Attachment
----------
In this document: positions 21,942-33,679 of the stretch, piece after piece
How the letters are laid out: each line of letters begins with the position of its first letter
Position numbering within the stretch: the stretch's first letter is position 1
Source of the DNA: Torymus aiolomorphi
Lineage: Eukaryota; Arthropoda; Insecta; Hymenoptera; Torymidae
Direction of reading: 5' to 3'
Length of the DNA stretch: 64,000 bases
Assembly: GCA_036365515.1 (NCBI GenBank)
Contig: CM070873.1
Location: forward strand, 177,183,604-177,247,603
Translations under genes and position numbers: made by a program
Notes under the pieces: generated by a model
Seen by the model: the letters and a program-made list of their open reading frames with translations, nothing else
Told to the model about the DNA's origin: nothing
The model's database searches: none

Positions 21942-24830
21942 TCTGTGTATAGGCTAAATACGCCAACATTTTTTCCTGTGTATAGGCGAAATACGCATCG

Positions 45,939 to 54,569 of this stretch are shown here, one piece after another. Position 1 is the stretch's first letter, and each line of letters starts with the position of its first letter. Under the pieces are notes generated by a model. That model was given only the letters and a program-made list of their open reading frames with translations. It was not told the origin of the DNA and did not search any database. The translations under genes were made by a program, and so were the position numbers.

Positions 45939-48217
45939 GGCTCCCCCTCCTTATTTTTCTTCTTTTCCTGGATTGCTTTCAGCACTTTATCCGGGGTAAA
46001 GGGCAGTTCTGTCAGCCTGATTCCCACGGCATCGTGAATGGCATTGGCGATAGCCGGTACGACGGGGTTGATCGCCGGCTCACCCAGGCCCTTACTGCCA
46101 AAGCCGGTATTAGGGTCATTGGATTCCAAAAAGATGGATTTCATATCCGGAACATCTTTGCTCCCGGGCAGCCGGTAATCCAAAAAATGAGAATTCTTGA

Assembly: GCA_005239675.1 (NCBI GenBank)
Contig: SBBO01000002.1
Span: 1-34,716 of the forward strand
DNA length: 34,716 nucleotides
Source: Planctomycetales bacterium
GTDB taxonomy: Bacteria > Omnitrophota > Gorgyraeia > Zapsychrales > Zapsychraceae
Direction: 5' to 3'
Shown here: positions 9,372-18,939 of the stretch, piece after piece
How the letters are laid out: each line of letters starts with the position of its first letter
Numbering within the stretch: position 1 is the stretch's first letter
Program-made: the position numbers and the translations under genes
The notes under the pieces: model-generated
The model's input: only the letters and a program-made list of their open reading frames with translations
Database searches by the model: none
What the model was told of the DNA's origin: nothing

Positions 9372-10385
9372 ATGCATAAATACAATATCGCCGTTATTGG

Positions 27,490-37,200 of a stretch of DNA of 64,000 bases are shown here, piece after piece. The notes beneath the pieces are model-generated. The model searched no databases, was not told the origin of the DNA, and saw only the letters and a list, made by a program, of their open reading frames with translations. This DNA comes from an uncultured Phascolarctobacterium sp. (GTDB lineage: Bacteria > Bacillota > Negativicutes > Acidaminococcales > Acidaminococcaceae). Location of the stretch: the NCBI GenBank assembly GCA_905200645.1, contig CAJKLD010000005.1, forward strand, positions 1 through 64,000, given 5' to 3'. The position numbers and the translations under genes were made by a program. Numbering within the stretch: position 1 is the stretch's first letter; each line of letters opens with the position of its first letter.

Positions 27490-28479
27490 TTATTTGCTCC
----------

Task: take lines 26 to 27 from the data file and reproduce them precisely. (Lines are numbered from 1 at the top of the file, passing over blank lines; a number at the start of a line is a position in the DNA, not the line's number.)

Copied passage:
DNA length: 34,716 nucleotides
Source: Planctomycetales bacterium